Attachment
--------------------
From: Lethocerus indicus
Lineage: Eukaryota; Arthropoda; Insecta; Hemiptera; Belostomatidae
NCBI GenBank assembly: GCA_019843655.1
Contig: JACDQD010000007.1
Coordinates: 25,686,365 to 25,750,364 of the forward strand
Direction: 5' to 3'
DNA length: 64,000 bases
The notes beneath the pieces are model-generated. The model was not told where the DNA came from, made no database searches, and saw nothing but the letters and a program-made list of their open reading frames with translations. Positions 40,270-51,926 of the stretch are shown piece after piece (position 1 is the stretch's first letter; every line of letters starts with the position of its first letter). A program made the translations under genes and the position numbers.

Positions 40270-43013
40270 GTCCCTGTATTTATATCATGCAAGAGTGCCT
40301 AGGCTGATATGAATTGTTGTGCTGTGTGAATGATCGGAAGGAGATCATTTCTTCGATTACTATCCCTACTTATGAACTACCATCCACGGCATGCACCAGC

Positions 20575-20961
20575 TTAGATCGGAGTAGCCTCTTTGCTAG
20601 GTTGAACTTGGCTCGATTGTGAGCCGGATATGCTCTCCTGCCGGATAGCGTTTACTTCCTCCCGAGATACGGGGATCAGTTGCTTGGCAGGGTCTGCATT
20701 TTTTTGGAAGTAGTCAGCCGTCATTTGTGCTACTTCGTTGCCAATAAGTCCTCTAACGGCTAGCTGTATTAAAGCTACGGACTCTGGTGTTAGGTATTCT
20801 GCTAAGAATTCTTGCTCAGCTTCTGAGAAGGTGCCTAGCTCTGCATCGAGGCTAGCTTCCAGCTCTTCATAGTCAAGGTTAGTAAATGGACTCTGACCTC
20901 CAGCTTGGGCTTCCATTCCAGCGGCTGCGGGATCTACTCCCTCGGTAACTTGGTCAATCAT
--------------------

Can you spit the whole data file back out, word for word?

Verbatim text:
From: Lethocerus indicus
Lineage: Eukaryota; Arthropoda; Insecta; Hemiptera; Belostomatidae
NCBI GenBank assembly: GCA_019843655.1
Contig: JACDQD010000007.1
Coordinates: 25,686,365 to 25,750,364 of the forward strand
Direction: 5' to 3'
DNA length: 64,000 bases
The notes beneath the pieces are model-generated. The model was not told where the DNA came from, made no database searches, and saw nothing but the letters and a program-made list of their open reading frames with translations. Positions 40,270-51,926 of the stretch are shown piece after piece (position 1 is the stretch's first letter; every line of letters starts with the position of its first letter). A program made the translations under genes and the position numbers.

Positions 40270-43013
40270 GTCCCTGTATTTATATCATGCAAGAGTGCCT
40301 AGGCTGATATGAATTGTTGTGCTGTGTGAATGATCGGAAGGAGATCATTTCTTCGATTACTATCCCTACTTATGAACTACCATCCACGGCATGCACCAGC

Positions 20575-20961
20575 TTAGATCGGAGTAGCCTCTTTGCTAG
20601 GTTGAACTTGGCTCGATTGTGAGCCGGATATGCTCTCCTGCCGGATAGCGTTTACTTCCTCCCGAGATACGGGGATCAGTTGCTTGGCAGGGTCTGCATT
20701 TTTTTGGAAGTAGTCAGCCGTCATTTGTGCTACTTCGTTGCCAATAAGTCCTCTAACGGCTAGCTGTATTAAAGCTACGGACTCTGGTGTTAGGTATTCT
20801 GCTAAGAATTCTTGCTCAGCTTCTGAGAAGGTGCCTAGCTCTGCATCGAGGCTAGCTTCCAGCTCTTCATAGTCAAGGTTAGTAAATGGACTCTGACCTC
20901 CAGCTTGGGCTTCCATTCCAGCGGCTGCGGGATCTACTCCCTCGGTAACTTGGTCAATCAT